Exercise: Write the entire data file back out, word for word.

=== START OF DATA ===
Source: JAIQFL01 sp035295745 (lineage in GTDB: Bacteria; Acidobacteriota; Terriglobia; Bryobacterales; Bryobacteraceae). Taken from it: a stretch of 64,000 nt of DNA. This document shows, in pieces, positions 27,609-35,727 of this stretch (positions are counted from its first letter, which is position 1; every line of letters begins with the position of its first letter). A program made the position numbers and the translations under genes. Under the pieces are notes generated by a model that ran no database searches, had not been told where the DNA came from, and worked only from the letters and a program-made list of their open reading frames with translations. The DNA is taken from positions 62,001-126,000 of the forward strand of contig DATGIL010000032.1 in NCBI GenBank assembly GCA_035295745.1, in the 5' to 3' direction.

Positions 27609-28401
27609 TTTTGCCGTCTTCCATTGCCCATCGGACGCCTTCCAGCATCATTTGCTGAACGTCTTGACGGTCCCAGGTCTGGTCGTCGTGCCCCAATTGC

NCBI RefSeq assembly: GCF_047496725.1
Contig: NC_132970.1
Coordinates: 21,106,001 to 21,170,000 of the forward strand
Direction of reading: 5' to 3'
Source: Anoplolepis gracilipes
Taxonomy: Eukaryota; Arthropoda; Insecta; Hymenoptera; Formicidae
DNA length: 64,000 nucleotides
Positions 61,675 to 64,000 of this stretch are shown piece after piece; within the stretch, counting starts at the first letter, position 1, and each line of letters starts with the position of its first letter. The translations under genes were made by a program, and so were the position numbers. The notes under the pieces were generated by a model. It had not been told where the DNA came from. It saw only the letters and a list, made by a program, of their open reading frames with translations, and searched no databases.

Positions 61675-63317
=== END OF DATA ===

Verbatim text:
Source: JAIQFL01 sp035295745 (lineage in GTDB: Bacteria; Acidobacteriota; Terriglobia; Bryobacterales; Bryobacteraceae). Taken from it: a stretch of 64,000 nt of DNA. This document shows, in pieces, positions 27,609-35,727 of this stretch (positions are counted from its first letter, which is position 1; every line of letters begins with the position of its first letter). A program made the position numbers and the translations under genes. Under the pieces are notes generated by a model that ran no database searches, had not been told where the DNA came from, and worked only from the letters and a program-made list of their open reading frames with translations. The DNA is taken from positions 62,001-126,000 of the forward strand of contig DATGIL010000032.1 in NCBI GenBank assembly GCA_035295745.1, in the 5' to 3' direction.

Positions 27609-28401
27609 TTTTGCCGTCTTCCATTGCCCATCGGACGCCTTCCAGCATCATTTGCTGAACGTCTTGACGGTCCCAGGTCTGGTCGTCGTGCCCCAATTGC

NCBI RefSeq assembly: GCF_047496725.1
Contig: NC_132970.1
Coordinates: 21,106,001 to 21,170,000 of the forward strand
Direction of reading: 5' to 3'
Source: Anoplolepis gracilipes
Taxonomy: Eukaryota; Arthropoda; Insecta; Hymenoptera; Formicidae
DNA length: 64,000 nucleotides
Positions 61,675 to 64,000 of this stretch are shown piece after piece; within the stretch, counting starts at the first letter, position 1, and each line of letters starts with the position of its first letter. The translations under genes were made by a program, and so were the position numbers. The notes under the pieces were generated by a model. It had not been told where the DNA came from. It saw only the letters and a list, made by a program, of their open reading frames with translations, and searched no databases.

Positions 61675-63317